The short answer is no.
Of course we need to keep an eye on our food cost and of course we need to know what our dishes cost (more on this later) but only looking at the food cost or beverage cost as a percentage doesn't help us. For instance in large companies is very common to set the food cost at around 25% and this will most likely be a Key Performance Indicator for the Executive Chef and the one thing he will receive the most grief for.
This is especially true when we look at individual dishes, rather than the whole menu. For instance you may have a dish with Lobster or and expensive cut of beef and selling it at 4x cost (plus 20% VAT) may just make it too expensive or not competitive. Say for instance this dish cost you £5 per portion, you should sell it at £24 (£5x4cost +20% VAT)but as this would be too much you decide to sell it for £19.95 or £16.63 + VAT, which is 30% food cost (£5/£16.63 x 100).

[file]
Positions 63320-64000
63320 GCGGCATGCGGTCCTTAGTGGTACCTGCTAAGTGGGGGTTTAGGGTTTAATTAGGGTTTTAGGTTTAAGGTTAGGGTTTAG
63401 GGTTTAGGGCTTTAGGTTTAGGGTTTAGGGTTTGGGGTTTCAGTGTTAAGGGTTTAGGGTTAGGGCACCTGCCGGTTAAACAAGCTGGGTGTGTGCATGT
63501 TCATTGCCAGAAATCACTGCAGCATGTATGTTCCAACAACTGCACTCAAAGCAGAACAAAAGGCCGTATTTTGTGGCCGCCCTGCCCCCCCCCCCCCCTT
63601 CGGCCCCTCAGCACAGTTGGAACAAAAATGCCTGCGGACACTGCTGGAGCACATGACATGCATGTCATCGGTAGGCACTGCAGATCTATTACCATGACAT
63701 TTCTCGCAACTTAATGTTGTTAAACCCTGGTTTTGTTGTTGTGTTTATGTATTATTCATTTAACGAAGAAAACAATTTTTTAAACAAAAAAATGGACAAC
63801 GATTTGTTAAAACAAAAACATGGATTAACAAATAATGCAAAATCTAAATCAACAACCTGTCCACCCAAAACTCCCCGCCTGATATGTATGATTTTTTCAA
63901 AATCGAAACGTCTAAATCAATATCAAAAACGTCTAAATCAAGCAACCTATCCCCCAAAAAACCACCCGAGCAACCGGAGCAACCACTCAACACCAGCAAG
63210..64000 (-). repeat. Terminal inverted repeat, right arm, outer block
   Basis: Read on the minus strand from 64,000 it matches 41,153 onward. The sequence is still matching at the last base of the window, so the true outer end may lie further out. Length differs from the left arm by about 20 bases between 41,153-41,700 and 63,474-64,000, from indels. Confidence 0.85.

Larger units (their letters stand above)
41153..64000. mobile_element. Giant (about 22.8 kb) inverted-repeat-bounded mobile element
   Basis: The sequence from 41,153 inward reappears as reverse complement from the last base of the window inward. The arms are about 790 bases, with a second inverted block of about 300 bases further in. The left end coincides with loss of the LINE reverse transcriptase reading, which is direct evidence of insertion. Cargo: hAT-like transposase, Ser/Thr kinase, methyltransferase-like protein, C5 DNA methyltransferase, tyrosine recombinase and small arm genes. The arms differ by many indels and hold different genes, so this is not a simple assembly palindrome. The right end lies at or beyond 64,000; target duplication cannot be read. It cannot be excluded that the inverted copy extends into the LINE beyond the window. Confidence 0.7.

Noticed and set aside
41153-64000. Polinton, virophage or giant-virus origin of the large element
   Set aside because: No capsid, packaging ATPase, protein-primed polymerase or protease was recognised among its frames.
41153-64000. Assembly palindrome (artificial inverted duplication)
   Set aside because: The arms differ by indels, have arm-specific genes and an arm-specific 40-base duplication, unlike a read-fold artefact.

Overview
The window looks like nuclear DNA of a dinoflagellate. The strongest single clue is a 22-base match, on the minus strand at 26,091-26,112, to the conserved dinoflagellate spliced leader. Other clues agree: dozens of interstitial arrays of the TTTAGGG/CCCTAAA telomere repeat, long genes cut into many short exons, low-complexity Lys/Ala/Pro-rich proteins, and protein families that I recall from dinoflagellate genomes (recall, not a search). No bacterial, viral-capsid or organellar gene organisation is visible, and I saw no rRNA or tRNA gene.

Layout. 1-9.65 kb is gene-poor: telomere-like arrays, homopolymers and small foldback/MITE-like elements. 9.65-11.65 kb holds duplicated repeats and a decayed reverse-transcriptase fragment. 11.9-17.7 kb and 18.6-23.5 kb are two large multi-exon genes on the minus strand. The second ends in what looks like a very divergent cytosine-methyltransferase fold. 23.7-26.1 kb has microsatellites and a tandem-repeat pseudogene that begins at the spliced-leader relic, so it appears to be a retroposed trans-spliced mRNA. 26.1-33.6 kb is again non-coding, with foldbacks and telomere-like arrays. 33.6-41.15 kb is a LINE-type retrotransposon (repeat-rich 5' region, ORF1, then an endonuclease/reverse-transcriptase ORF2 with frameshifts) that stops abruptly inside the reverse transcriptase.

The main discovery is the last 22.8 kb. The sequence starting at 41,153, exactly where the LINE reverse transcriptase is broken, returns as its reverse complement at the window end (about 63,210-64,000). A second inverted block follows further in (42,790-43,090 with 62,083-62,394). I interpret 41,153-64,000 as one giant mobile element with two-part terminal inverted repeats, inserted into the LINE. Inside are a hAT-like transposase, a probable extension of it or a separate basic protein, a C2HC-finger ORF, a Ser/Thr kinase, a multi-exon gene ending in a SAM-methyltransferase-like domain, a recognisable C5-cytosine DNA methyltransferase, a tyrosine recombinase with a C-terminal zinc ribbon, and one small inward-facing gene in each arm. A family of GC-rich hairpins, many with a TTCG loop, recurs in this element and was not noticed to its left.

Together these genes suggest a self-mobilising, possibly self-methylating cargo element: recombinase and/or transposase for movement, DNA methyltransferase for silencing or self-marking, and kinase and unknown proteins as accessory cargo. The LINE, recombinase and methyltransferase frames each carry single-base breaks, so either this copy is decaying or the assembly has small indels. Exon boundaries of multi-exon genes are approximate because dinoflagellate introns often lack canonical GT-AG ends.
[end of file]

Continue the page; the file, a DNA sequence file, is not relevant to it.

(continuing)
Now take a normal dish, say a pasta, which costs you £2.00 per portion and you resell at £2.00 x 4 +VAT = £9.60.
PASTA DISH GROSS PROFIT: £6.00
LOBSTER DISH GROSS PROFIT: £11.63
Now let's pretend these are both pasta dishes, one with Bolognese and one with lobster. Your customers will only have one pasta dish per meal. Which one would you rather sell? You can play with the figures but the idea stays the same, sometimes we need to look at absolute profit rather than food cost as a percentage.
On a little side note, I think it's very important to maintain some sort of minimum price for all our dishes in a certain category. For instance your pasta category. If you have a pasta with tomato sauce on the menu you don't want to just look at the food cost to set up your price as the price (and the gross profit) may be too low and if you end up selling loads of this dish, yes you will have a very low food cost at the end of the month, but your bank balance will be very low too!
Alan shares his experiences, struggles and tips to help other small restaurant operators.